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- Joseph D., Student teacher
- Albuquerque, NM
Climate and Vegetation Map Teacher Resources
Find Climate and Vegetation Map educational ideas and activities
Emergent scientists examine the unusually warm winter of 2011-2012 (called the “year without a winter”) and its effect on blossoming times and pollination. Groups engage in a weather information scavenger hunt, compare climate maps, and collect data from the US and Europe. They then theorize how the data they have collected explains the unusual weather of 2012. Discussion questions, activities, and extensions are included in the richly detailed plan.
A sequence of slides starts with a guide for the instructor, but then presents all of the steps for the class to follow in order to access the Geography Network. Viewers are guided through an activity studying maps and analyzing data about habitats and weather. Excellent!
Students explore climate and weather conditions. Using the Internet, and other activities, students examine climate maps and the factors that affect climate. They examine how climate affects clothes, shelter, food, transportation, activities, feelings and the way of life of people who live there. Students create a mobile to visually demonstrate the climates around the world. This lesson includes over 15 activities for students.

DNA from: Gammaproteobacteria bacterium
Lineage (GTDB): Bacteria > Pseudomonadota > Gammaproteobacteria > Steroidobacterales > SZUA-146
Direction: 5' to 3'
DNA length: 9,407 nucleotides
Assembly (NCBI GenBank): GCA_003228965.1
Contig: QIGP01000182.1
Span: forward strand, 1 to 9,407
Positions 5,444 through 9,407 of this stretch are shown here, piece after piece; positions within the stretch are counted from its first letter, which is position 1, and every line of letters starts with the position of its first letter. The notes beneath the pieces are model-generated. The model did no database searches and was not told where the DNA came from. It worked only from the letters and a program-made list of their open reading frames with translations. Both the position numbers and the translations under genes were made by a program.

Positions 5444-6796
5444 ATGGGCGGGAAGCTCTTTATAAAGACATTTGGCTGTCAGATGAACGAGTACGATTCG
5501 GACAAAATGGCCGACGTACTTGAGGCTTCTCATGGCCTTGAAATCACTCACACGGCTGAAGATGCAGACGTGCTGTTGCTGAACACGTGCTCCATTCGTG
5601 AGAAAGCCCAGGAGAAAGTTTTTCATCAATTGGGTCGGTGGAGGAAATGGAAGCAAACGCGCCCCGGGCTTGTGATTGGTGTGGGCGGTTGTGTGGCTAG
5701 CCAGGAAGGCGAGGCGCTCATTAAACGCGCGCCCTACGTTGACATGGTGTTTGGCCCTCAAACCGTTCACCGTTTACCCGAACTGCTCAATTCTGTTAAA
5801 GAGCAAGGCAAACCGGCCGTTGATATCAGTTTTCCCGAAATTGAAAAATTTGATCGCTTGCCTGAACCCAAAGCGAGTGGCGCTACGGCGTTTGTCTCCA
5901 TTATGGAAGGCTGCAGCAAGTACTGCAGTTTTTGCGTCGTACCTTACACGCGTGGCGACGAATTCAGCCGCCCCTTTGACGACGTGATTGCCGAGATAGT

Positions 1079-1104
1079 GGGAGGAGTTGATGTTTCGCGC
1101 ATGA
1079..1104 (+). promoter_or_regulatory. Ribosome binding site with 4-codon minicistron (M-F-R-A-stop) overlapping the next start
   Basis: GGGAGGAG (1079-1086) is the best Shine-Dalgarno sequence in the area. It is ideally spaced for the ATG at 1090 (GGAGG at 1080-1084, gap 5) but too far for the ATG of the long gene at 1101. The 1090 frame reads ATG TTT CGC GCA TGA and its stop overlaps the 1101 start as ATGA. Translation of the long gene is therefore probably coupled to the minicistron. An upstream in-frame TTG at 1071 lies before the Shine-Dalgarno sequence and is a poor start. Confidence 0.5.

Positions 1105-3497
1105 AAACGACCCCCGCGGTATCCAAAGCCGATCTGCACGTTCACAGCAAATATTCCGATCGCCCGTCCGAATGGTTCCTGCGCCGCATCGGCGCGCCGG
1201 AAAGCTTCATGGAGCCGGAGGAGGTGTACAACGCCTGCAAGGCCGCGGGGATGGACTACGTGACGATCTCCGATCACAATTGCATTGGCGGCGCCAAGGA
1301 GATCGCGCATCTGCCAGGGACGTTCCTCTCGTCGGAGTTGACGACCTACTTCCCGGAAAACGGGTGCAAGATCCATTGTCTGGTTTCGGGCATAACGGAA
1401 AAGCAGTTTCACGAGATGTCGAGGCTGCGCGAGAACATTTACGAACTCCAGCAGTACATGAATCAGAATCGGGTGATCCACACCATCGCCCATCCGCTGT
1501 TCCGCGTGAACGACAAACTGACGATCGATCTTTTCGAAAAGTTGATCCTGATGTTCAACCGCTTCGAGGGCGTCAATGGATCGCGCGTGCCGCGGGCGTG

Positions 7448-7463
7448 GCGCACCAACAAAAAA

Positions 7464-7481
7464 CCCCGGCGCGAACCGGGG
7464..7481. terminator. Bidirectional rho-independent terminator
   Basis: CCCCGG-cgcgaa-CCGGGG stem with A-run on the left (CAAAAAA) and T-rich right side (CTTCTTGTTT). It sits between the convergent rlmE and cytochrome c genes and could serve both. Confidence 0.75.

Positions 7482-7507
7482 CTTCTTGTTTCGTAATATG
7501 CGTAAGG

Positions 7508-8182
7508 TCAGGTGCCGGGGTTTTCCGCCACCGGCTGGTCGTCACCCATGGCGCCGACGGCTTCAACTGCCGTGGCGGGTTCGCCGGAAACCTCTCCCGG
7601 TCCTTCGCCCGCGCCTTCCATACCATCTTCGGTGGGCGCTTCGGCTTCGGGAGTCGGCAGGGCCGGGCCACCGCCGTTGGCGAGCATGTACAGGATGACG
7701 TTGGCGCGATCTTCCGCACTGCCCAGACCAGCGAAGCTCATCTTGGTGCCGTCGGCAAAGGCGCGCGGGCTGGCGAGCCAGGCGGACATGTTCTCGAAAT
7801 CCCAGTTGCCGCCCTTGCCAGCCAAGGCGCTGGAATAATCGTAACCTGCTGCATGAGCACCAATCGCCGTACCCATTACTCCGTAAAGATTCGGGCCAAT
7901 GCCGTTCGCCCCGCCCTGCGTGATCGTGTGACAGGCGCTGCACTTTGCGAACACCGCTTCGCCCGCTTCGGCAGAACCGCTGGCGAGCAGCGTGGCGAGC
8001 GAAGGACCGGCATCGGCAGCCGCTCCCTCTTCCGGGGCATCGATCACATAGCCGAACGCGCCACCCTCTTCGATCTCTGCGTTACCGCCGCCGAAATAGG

A fine series of lessons on geographical spatial sense awaits you. Learners engage in a year-long exploration of geography. The lessons begin at a local level and go all the way through a world-wide study. Excellent worksheets, graphic organizers, maps, and activities are all embedded in these spectacular plans. Highly recommended!
For the warm-up in this cool climate lesson, you will need to click on "Mapping" and then "US Mapping" once you arrive at NOAA's "US Climate at a Glance" page. Earth science explorers realize that 2012 was a warm winter for us. They read an article, "Much to Savor, and Worry About, Amid Mild Winter's Early Blooms" in The New York Times. Note that the link to the article does not work, but the reading can be found via an Internet search. Reading comprehension questions and activities follow, making this a well-rounded current event lesson in climate change.
Middle schoolers examine a variety of information for New York State including insolation data, and economic or political data, thus incorporating both science and social studies. Encouraging learners to become concerned citizens as they enter the adult world, they get to consider whether or not increasing the amount of surface area devoted to photovoltaic system is a wise investment.
Sixth graders locate where the Roman Empire was and what is there now. In this Roman Empire lesson, 6th graders become familiar with the myth of Romulus and Remus. Students gather information about the government of the Roman Empire through video and research sites. Students map where events took place.